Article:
from that used from any other spot where mains power is not available. The only
thing to watch is the strength of your transceiver's front-end - you are just
hundreds of metres from high-power pager transmitters and your receiver will
need to withstand the onslaught of kilowatts of RF in the area. The author has
found that the all-mode Yaesu FT290R MK1, which is not the most sensitive of
radios, to be a good transceiver to use in high-RF areas. Directional antennas
and/or horizontal polarisation can also assist in keeping pagers out of your
Other equipment you should take is a callbook
with a current repeater and beacon list, pen, paper, and sufficient battery
capacity to last your expected time aloft. Where the building is darkened at
night, a small torch to read the callbook and any notes you write is handy.
Headphones or earphones that don't make you look like a Martian are also
desirable to prevent other visitors from hearing your contacts.
This is a question of how much attention you
wish to draw to yourself. A small hand-held yagi or quad would obviously be
ideal, but has a visual impact that cannot be ignored in a small space. There
is also the risk of detuning your antenna by adding the odd eye ball along the
way if the ends of your elements are rigid and pointed. The author has taken a
small yagi on two occasions. In both cases it was not used because of its
visibility and the number of people present.
A quarter wavelength whip for two metres and
a 5/8 wavelength whip on 70 centimetres are not too conspicuous and are
suggested as a sensible compromise between antenna gain and visibility.
Horizontal antennas are harder to arrange.
The author has always tilted the vertical antenna on the transceiver when using
a vertical antenna. However, the serious SSB operator should consider building
a halo for the purpose.
Having taken the trouble of travelling to
the operating spot (and paid to get in), you will want to be able to operate as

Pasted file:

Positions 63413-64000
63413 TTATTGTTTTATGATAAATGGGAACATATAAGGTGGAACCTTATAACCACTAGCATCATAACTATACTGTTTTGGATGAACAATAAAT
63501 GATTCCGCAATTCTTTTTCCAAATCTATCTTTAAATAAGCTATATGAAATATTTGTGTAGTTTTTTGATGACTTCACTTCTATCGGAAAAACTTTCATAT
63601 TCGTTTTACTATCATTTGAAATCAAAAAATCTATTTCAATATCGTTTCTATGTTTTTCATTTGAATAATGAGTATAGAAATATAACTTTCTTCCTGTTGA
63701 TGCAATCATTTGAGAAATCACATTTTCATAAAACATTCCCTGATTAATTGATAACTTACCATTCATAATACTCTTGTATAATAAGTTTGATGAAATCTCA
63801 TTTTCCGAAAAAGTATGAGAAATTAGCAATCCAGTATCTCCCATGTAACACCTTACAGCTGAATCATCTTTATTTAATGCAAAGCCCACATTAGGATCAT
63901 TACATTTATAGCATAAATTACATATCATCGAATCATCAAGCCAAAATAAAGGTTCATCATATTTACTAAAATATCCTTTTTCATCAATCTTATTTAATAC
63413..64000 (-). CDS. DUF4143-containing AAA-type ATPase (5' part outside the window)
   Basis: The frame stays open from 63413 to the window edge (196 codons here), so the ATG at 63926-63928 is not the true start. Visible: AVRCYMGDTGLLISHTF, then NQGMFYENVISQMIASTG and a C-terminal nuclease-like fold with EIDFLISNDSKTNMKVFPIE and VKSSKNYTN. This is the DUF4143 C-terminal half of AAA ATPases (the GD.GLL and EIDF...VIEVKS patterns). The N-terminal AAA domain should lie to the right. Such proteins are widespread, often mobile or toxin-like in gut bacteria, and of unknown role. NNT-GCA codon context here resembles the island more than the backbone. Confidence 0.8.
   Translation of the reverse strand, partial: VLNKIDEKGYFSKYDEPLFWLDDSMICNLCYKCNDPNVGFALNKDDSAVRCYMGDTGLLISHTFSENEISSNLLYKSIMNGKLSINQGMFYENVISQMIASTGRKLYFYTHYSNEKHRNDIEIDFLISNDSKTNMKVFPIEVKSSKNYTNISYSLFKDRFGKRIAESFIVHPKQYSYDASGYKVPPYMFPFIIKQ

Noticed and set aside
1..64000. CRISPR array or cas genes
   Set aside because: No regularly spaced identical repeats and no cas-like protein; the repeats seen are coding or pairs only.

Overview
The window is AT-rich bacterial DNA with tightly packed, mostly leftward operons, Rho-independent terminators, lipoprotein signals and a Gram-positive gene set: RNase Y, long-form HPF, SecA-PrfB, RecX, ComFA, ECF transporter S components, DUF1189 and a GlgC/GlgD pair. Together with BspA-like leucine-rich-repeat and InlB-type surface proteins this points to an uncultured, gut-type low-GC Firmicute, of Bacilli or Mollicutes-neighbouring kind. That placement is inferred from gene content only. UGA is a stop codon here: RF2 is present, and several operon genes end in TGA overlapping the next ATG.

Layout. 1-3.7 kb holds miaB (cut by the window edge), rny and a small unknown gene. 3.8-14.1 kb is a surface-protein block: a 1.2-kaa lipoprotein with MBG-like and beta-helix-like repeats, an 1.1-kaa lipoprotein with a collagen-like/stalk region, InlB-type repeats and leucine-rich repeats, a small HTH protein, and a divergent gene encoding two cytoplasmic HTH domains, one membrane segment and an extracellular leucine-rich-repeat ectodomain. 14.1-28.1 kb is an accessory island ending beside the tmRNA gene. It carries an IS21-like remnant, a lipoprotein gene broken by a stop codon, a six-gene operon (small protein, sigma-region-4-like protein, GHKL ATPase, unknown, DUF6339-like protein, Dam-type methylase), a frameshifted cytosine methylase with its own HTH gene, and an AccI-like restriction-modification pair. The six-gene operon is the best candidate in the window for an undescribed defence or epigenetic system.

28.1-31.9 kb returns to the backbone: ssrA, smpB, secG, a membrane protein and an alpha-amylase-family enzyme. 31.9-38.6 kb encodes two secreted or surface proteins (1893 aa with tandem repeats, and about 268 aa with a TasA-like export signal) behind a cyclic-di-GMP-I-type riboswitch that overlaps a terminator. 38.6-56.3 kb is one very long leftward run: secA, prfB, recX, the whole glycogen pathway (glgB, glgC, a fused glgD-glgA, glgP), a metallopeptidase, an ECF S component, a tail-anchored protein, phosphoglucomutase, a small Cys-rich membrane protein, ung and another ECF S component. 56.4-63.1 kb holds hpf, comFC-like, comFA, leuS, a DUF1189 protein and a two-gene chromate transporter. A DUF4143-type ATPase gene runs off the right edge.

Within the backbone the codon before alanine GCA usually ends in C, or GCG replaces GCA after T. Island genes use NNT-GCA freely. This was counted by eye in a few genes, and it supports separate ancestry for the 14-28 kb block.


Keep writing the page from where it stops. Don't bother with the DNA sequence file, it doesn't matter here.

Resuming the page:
long as you possibly can. This means taking your handheld's biggest battery
pack, perhaps with a fully-charged spare for good measure. A 12 volt 6 to 7
amp-hour sealed lead acid battery will provide reliable operation for hours at
a time, especially if you indulge in long ragchews between contest contacts.
Operating time can also be extended by selecting the low power setting on your
transceiver - 1 watt is plenty for most metropolitan-wide contacts, and quite
long distances can be spanned with just a few milliwatts of transmit power.
Attitude of building staff
Provided you use modest antennas, refrain
from shouting into microphones and flooding the building with FM receiver hiss,
you will generally find that staff will be courteous and tolerant of your
However, it's not a good idea to stay in the
same spot for a long time - you may be considered a security risk and may be
asked to show the contents of your bag. Moving at least every 5-10 minutes also
lets other people enjoy your view and allows you to try for contacts or
repeaters in other directions.
To get a worthwhile number of contacts, you
will need to generate activity yourself.
If you are operating from a large city, it
should be easy to work people throughout the metropolitan area and beyond with
a few watts. However, don't assume that contacts will come easily simply by
calling CQ on 146.500 MHz just because the Callbook lists it as the FM simplex
calling frequency. You can have the world's biggest signal on 146.500 MHz but
sometimes not get an answer.
The reason for this is that Australian